Updated: Jun 22, 2020
We Have Lived with Dinosaurs
In the last chapter, the earliest date of human existence was pushed back approximately 800,000 years. Whichever civilization built the Great Sphinx was advanced enough to construct a monument that has lasted nearly a million years. However, in this chapter you will read evidence that humankind has been on this planet for perhaps three hundred million years!
Forbidden Archeology: The Hidden History of the Human Race written by Michael A. Cremo and Richard L. Thompson is a meticulously researched work of 828 pages in length. The book challenges the present belief that modern humans − Homo sapiens − have existed for no more than approximately 300,000 years.
Cremo and Thompson reveal discoveries of artifacts and human remains in deep strata and coal seams made over many decades that show evidence of human existence dating back hundreds of millions of years. The evidence is quite compelling and equally as fascinating, however, I will present only a few of many discoveries presented in their book. I urge anyone wanting to know more about human existence to obtain a copy of this intriguing and thoroughly researched work and read the evidence for your selves. Discoveries that do not fit into the accepted human timeline have consistently been rejected and suppressed by modern paleoanthropological researchers and academia.
The next few pages of this book will show you some of the amazing archaeological evidence of how ancient mankind might be. Coal seams have revealed some incredible finds.
For example: “In December of 1862, the following brief but intriguing report appeared in a journal called The Geologist: ‘In Macoupin county, Illinois, the bones of a man were recently found on a coal-bed capped with two feet of slate rock, ninety feet below the surface of the earth. . . The bones, when found, were covered with a crust or coating of hard glossy matter, as black as coal itself, but when scraped away left the bones white and natural.’”
The authors contacted the Illinois Department of Energy and Natural Resources, specifically the State Geological Survey Division, to inquire of the age of the coal seam the bones were discovered in. The response came back stating that the Pennsylvanian coal system ranges from 286 million to 320 million years old. (Cremo and Thompson, 1993, p. 454, 6.3.1).
“On June 11, 1891, The Morrisonville Times reported: ‘A curious find was brought to light by Mrs. S. W. Culp last Tuesday morning. As she was breaking a lump of coal preparatory to putting it in the scuttle, she discovered, as the lump fell apart, embedded in a circular shape a small gold chain about ten inches in length of antique and quaint workmanship. At first Mrs. Culp thought the chain had been dropped accidentally in the coal, but as she undertook to lift the chain up, the idea of its having been recently dropped was at once made fallacious, for as the lump of coal broke it separated almost in the middle, and the circular position of the chain placed the two ends near to each other, and as the lump separated, the middle of the chain became loosened while each end remained fastened to the coal. This is a study for the students of archaeology who love to puzzle their brains over the geological construction of the earth from whose ancient depth the curious is always dropping out. The lump of coal from which this chain was taken is supposed to come from the Taylorville or Pana mines [southern Illinois] and almost hushes one’s breath with mystery when it is thought for how many long ages the earth has been forming strata after strata which hid the golden links from view. The chain was an eight-carat gold and weighed eight penny-weights.’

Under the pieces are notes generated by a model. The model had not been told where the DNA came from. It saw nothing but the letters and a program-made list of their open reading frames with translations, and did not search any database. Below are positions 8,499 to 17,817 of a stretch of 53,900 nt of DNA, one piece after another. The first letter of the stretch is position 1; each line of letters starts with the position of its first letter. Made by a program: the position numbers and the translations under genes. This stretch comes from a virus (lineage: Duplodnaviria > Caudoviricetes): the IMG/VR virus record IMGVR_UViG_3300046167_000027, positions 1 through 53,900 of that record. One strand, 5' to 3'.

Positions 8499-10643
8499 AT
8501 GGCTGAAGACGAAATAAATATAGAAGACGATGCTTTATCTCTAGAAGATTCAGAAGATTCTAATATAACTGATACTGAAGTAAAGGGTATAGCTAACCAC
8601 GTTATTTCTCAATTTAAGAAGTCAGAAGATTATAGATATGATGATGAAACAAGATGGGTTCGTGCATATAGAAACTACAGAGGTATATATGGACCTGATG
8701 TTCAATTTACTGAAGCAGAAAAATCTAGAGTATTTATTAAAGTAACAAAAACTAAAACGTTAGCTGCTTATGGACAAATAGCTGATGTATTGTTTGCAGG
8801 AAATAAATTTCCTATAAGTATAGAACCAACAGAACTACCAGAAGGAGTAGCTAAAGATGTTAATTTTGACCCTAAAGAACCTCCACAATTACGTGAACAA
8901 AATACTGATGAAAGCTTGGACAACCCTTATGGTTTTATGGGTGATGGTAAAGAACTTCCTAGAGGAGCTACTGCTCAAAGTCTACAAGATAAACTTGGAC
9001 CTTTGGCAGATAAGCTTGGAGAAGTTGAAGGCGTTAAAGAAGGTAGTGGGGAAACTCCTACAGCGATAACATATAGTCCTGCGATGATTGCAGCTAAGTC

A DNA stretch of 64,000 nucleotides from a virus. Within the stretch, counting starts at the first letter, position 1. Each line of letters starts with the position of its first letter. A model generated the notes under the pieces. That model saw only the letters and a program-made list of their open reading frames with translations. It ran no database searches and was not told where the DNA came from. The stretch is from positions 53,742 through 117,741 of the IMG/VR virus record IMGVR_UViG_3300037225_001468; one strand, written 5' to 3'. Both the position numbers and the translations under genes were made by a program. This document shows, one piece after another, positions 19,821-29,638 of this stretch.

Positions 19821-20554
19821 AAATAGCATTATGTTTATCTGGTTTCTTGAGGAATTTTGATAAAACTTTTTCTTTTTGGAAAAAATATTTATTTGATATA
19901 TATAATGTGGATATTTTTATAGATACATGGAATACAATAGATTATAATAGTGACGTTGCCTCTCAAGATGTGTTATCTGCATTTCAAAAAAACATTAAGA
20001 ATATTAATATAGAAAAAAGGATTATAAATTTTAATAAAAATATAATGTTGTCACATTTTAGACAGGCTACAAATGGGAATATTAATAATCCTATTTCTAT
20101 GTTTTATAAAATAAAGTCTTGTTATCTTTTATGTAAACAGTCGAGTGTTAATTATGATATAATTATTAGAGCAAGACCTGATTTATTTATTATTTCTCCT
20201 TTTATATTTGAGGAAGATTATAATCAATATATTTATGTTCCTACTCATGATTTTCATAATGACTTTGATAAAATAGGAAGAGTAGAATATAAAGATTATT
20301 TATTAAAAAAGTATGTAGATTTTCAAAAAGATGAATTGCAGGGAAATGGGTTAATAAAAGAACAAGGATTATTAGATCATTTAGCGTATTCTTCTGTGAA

The Illinois State Geological Survey has said the coal in which the gold chain was found is 260-320 million years old. This raises the possibility that culturally advanced human beings were present in North America during that time.” (Cremo and Thompson, 1993, pp. 805-806, A2.9).
“On January 10, 1949, Robert Nordling sent a photograph of an iron cup to Frank L. Marsh of Andrews University, in Berrien Springs, Michigan. Nordling wrote: ‘I visited a friend’s museum in southern Missouri. Among his curios, he had the iron cup pictured on the enclosed snapshot.’ (Rusch 1971, p. 201).”
“At the private museum, the iron cup had been displayed along with the following affidavit, made by Frank J. Kenwood in Sulphur Springs, Arkansas, on November 27, 1948: ‘While I was working in the Municipal Electric Plant in Thomas, Okla. in 1912, I came upon a solid chunk of coal which was too large to use. I broke it with a sledgehammer. This iron pot fell from the center, leaving the impression or mould of the pot in the piece of coal. Jim Stall (an employee of the company) witnessed the breaking of the coal, and saw the pot fall out. I traced the source of coal, and found that it came from the Wilburton, Oklahoma, Mines.’ (Rusch 1971, p. 201). According to Robert O. Fay of the Oklahoma Geological Survey, the Wilburton mine coal is about 312 million years old.” (Cremo and Thompson, 1993, pp. 806-807, A2.11).